Thomas' Calculus 13th Edition

Published by Pearson
ISBN 10: 0-32187-896-5
ISBN 13: 978-0-32187-896-0

Chapter 9: First-Order Differential Equations - Practice Exercises - Page 557: 9



Work Step by Step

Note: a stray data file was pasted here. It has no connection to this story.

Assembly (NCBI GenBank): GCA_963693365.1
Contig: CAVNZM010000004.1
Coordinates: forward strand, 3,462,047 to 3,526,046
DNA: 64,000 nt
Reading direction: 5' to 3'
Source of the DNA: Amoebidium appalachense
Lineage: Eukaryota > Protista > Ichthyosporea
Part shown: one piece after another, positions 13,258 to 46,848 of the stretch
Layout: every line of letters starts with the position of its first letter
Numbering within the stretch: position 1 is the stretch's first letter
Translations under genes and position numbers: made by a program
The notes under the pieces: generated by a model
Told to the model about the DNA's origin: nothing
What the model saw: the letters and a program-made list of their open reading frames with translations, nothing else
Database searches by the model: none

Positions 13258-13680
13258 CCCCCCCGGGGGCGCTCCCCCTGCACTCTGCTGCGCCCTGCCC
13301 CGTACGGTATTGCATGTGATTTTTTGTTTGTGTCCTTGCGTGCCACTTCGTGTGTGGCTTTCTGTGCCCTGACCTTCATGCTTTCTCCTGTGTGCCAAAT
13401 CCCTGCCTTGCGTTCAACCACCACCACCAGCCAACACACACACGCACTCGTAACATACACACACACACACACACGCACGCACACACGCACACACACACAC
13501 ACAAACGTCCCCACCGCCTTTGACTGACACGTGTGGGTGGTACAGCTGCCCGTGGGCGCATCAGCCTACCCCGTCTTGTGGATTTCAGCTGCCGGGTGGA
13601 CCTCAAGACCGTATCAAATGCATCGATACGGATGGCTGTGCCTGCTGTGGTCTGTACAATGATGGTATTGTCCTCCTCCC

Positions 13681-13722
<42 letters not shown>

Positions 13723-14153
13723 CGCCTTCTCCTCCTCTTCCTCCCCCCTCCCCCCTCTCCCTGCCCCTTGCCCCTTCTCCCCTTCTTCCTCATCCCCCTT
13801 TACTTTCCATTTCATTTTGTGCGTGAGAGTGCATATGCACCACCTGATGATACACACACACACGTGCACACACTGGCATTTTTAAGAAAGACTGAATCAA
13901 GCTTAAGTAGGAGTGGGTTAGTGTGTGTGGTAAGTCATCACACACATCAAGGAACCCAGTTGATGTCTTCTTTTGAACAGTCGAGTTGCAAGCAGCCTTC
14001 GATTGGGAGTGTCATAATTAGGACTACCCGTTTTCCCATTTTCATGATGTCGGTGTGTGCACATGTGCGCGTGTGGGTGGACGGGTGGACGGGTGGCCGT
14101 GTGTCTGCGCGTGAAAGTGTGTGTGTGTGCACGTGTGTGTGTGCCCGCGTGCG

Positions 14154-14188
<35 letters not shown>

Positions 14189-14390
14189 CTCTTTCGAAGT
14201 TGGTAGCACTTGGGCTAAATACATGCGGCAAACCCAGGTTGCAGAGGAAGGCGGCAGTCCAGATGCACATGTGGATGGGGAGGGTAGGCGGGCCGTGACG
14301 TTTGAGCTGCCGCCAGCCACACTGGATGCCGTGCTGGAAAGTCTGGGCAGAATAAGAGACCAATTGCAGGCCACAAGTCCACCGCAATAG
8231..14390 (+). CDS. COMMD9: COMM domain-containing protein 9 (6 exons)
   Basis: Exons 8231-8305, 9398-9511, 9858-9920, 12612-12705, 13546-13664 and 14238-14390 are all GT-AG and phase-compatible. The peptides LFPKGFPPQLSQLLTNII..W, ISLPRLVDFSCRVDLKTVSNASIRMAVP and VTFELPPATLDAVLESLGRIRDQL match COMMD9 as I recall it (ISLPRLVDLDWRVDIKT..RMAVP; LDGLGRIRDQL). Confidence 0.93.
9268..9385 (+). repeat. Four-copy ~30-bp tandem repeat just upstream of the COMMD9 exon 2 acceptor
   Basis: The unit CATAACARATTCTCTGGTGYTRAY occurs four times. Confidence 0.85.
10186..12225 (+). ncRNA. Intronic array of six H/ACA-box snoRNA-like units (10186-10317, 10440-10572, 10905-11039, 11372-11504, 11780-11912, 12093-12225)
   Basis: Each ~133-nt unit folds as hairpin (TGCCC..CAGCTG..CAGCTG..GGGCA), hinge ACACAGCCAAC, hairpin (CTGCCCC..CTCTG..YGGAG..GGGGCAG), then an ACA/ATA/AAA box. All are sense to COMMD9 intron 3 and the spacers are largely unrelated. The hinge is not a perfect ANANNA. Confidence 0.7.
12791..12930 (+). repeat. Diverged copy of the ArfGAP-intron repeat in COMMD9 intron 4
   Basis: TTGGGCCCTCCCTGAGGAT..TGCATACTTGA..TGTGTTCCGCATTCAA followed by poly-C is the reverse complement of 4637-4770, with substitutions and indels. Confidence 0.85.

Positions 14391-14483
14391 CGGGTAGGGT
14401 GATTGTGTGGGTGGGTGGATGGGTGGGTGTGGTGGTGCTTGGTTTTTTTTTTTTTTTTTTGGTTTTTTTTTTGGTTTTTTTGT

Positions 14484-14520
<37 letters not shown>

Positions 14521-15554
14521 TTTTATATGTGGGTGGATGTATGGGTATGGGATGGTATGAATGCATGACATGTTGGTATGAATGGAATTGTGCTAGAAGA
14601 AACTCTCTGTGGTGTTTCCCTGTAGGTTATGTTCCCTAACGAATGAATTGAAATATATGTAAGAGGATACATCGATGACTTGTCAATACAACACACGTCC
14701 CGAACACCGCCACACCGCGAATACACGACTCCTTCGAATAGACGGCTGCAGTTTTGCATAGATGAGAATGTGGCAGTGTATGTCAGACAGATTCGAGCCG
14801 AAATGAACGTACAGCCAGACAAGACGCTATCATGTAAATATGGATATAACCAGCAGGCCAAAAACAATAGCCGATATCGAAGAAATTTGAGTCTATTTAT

Here, we have $y'-\dfrac{1}{2}y=\dfrac{x}{2}e^{(x/2)}$ The integrating factor is: $I=e^{\int (-1/2)dx}=e^{-x/2}$ Now, $e^{-x/2}[y'-\dfrac{y}{2}]=(e^{-x/2})[(\dfrac{x}{2})(e^{(x/2)})]$ This implies that $\int [e^{-(x/2)}y]' =\int [(\dfrac{x}{2})(e^{(x/2)})] (e^{-x/2}) dx$ Hence, $y=e^{(x/2)}[\dfrac{x^2}{4}+c]$
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